Abortion in Dallas

Legalized abortion is still a hot topic in this country, yet even while the battle rages, abortion itself has become a fact of life – or death, as its opponents would be quick to say. In Washington, D.C., in 1975, for example, there were more abortions recorded than births – 9,746 births; 9,819 abortions.

In Dallas in 1976,.there were 13,529 births recorded by the Bureau of Vital Statistics. For the same year, approximately 13,554 abortions were performed. However, about 40 percent or 5,422, were performed on non-Dallas residents. Since exact statistics on abortions are not made public, and since most hospitals and clinics are reluctant to release this information, this figure may be conservative. It reflects only estimates given by four city abortion clinics and four of the six major hospitals (St. Paul’s does not perform abortions and Presbyterian refused to release any information). Therefore, the number of abortions performed on Dallas residents may be greater than the number of births.

About 75 percent of the women undergoing abortions are single and white. Sixty percent are between the ages of 18 and 24, although the age span ranges from 11 to 51. Abortion clinics are noting a marked increase in women under 17 seeking abortions, but, according to Barbara Oaks, director of Dallas Women’s Center, Inc. (not to be confused with the Women’s Center of Dallas which is not an abortion clinic), this is attributable to women becoming sexually active at a younger age.

At least 20 percent of the women who had an abortion last year had had at least one prior abortion. Contraceptive failure is the reason, Rhoda Brix of the Fairmount Center believes, although Barbara Oaks says it’s because more women are using abortion as a form of birth control. “Hardly a day goes by when we don’t have at least one woman in here who has had a previous abortion,” she says. “Last Saturday we had 10.”

Ninety-two percent of all first trimester abortions in Dallas are performed in abortion clinics where the procedure may involve only a three-hour stay and a $150 fee. Hospitals in Dallas charge as much as $400 and require a 24- to 48-hour stay. Most clinics require cash in advance or money order (no personal checks) although one clinic allows a payment plan and reduced fees for low-income clients. Another takes Master Charge.

For some clinics, abortion is a lucrative business. One in Dallas performs between 75 to 100 abortions a week on Wednesdays, Fridays, and Saturdays. At $150 per abortion, that’s $45,000 to $60,000 a month. But most clinic directors and staff are quick to tell you they are there to provide a service, not to make a profit.

The increasing number of abortions has made adoption more difficult – available babies are scarce, and the waiting lists are long. Last year, Dallas’ five adoption agencies and the Dallas County Child Welfare Department reported that 304 children were placed with adoptive parents, a significant decrease from previous years. “In 1970, we placed 280 children in homes, this year we placed 64,” says Bill Baker, director of Special Services and Planning at the Buckner Baptist Benevolence Home. Currently, adoptive parents can expect to wait two to four years before receiving a baby. Hope Cottage and the Dallas County Child Welfare Department are no longer taking applications for babies because of the long wait, although they will accept applications for handicapped and older children.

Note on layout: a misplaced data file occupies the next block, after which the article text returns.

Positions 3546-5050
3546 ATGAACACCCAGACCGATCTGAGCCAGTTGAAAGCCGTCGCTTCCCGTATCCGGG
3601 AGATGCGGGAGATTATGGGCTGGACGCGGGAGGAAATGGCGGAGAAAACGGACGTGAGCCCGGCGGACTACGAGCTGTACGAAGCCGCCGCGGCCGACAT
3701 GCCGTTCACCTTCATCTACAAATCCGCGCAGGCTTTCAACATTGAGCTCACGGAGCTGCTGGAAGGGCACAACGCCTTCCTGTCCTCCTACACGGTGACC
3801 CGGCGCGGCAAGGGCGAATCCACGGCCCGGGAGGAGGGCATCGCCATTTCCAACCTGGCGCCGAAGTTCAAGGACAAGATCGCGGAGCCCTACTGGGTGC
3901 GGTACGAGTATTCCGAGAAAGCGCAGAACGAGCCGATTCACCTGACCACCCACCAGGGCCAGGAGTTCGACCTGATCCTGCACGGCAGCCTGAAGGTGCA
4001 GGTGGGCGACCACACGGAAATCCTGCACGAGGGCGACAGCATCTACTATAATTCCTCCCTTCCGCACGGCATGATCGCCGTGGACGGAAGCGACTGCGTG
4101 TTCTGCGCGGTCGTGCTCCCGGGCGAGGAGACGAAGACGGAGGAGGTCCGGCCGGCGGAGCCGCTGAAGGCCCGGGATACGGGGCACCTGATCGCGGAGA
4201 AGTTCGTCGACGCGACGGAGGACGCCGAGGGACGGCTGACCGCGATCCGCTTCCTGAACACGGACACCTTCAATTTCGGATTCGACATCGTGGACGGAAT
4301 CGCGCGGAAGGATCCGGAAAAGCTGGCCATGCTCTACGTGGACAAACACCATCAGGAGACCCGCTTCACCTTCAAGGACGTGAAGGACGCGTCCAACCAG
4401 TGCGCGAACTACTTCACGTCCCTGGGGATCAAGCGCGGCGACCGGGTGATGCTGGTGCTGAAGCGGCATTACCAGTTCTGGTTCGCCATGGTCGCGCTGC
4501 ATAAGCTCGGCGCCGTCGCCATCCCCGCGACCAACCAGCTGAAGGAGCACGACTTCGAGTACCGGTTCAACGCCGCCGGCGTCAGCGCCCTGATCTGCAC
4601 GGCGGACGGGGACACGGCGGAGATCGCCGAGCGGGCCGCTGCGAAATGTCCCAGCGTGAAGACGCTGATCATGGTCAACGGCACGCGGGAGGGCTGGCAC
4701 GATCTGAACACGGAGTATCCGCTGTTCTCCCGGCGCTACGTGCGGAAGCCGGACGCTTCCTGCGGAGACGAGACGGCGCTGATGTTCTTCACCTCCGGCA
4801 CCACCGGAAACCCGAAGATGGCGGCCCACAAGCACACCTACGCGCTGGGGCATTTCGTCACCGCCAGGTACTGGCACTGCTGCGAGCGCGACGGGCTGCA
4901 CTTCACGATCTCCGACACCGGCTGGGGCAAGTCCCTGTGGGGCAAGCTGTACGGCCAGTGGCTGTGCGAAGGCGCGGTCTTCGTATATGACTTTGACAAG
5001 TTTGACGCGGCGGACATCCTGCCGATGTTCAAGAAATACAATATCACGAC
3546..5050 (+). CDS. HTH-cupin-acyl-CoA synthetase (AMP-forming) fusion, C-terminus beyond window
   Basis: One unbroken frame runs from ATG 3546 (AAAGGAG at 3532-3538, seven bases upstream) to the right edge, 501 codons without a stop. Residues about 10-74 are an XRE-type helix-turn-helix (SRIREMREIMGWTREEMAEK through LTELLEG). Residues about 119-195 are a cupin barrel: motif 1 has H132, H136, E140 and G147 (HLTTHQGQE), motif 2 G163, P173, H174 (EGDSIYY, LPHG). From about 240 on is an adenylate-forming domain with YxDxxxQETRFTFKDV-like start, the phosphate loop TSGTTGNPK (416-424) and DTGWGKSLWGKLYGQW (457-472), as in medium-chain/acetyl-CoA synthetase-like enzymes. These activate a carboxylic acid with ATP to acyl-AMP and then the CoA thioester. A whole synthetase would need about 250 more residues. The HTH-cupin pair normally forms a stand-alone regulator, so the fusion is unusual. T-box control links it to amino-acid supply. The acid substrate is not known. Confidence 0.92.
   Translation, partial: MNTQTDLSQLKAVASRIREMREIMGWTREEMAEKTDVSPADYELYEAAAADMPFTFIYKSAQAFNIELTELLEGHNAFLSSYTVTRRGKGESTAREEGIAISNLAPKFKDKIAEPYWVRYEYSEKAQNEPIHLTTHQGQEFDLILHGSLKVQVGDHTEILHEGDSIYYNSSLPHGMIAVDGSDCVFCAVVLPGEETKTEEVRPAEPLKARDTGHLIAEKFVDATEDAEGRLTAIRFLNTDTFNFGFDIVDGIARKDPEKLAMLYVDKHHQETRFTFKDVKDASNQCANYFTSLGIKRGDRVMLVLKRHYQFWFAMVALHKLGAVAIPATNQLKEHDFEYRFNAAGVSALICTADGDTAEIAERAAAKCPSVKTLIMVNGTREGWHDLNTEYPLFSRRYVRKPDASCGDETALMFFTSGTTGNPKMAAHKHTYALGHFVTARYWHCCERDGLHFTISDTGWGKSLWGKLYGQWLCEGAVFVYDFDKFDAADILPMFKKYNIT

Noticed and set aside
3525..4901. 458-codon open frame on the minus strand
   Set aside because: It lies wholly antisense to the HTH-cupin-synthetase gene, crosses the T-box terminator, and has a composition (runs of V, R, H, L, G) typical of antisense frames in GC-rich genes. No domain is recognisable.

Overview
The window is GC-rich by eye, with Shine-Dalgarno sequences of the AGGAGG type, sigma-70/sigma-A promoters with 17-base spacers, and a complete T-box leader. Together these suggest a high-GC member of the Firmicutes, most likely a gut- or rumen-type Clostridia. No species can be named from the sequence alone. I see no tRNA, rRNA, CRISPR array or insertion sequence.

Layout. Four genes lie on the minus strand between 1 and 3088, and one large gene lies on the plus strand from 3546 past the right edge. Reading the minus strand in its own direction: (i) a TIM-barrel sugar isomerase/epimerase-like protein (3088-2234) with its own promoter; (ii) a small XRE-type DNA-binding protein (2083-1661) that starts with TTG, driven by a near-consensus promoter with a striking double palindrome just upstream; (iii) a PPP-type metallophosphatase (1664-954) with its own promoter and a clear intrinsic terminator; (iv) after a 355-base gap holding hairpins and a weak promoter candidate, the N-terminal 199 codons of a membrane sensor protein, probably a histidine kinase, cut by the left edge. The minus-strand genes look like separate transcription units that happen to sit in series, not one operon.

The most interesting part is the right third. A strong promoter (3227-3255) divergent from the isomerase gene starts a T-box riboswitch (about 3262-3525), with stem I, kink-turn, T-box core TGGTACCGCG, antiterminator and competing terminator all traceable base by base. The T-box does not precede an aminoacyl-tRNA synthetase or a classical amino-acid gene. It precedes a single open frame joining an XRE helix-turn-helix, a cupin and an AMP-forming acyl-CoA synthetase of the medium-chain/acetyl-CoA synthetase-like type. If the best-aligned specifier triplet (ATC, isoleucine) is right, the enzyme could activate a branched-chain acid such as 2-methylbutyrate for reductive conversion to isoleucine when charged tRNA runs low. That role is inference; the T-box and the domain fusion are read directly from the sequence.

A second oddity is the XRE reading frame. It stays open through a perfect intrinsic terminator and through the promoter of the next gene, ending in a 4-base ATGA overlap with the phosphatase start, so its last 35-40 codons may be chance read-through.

Baker, along with other agency directors, attributes the baby shortage to the wide use of contraceptives and abortion as well as to the trend for women to keep their babies, a trend that has outstripped the services available for women who make such a choice. Society’s attitude may be less judgmental, but in Dallas, support for a woman who keeps her baby is almost nonexistent, according to Joe Guy of the county welfare department.

Guy, who has worked with unwed mothers for five and a half years, says that the only organization in the city that provides practical support for a woman in this situation is Birth Right of Dallas, Inc., a non-profit volunteer organization specializing in the prenatal and postnatal needs of pregnant women.

Although Birth Right attempts to provide comprehensive care for a pregnant woman, Director Eda Lancione admits that resources are limited. “We have a small number of families in the community who will take a pregnant woman into their home,” she says, “but these are becoming even more scarce because of licensing regulations by the county welfare department regarding the housing of minors. Last year we had over 80 requests for housing and only 28 homes to accommodate them.

“During the past six years we have through one way or another managed to help every woman who has come to us,” says Mrs. Lancione, who in several cases has even taken girls into her own home. “But it’s becoming increasingly difficult to find help for these women because of government restrictions and because abortion is becoming so acceptable. There is very little community support in the areas of employment, food, and housing for those women who choose to give birth and rear their children. And until more support is given the number of abortions will continue to rise.”


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